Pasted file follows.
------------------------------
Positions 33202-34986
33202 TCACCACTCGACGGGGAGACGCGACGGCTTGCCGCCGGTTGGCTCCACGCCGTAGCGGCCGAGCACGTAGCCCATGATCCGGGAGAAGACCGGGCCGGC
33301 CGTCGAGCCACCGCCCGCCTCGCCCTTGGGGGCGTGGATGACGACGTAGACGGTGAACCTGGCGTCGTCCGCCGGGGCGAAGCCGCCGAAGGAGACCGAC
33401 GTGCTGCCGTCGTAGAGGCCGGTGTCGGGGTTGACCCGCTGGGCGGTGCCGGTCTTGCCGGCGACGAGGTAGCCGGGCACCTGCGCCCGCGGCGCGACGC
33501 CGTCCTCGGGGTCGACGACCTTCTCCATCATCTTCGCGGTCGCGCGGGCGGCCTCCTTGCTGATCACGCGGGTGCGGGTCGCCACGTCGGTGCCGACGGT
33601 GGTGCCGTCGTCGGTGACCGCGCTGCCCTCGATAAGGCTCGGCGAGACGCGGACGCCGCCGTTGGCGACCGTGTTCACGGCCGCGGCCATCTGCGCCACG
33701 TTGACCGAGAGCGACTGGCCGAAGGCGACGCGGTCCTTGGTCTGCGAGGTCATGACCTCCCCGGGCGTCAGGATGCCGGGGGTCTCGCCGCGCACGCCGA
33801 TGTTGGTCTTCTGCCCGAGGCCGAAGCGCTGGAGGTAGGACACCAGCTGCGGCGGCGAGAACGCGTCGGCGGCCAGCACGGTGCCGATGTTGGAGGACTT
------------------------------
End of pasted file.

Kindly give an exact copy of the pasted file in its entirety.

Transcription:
Positions 33202-34986
33202 TCACCACTCGACGGGGAGACGCGACGGCTTGCCGCCGGTTGGCTCCACGCCGTAGCGGCCGAGCACGTAGCCCATGATCCGGGAGAAGACCGGGCCGGC
33301 CGTCGAGCCACCGCCCGCCTCGCCCTTGGGGGCGTGGATGACGACGTAGACGGTGAACCTGGCGTCGTCCGCCGGGGCGAAGCCGCCGAAGGAGACCGAC
33401 GTGCTGCCGTCGTAGAGGCCGGTGTCGGGGTTGACCCGCTGGGCGGTGCCGGTCTTGCCGGCGACGAGGTAGCCGGGCACCTGCGCCCGCGGCGCGACGC
33501 CGTCCTCGGGGTCGACGACCTTCTCCATCATCTTCGCGGTCGCGCGGGCGGCCTCCTTGCTGATCACGCGGGTGCGGGTCGCCACGTCGGTGCCGACGGT
33601 GGTGCCGTCGTCGGTGACCGCGCTGCCCTCGATAAGGCTCGGCGAGACGCGGACGCCGCCGTTGGCGACCGTGTTCACGGCCGCGGCCATCTGCGCCACG
33701 TTGACCGAGAGCGACTGGCCGAAGGCGACGCGGTCCTTGGTCTGCGAGGTCATGACCTCCCCGGGCGTCAGGATGCCGGGGGTCTCGCCGCGCACGCCGA
33801 TGTTGGTCTTCTGCCCGAGGCCGAAGCGCTGGAGGTAGGACACCAGCTGCGGCGGCGAGAACGCGTCGGCGGCCAGCACGGTGCCGATGTTGGAGGACTT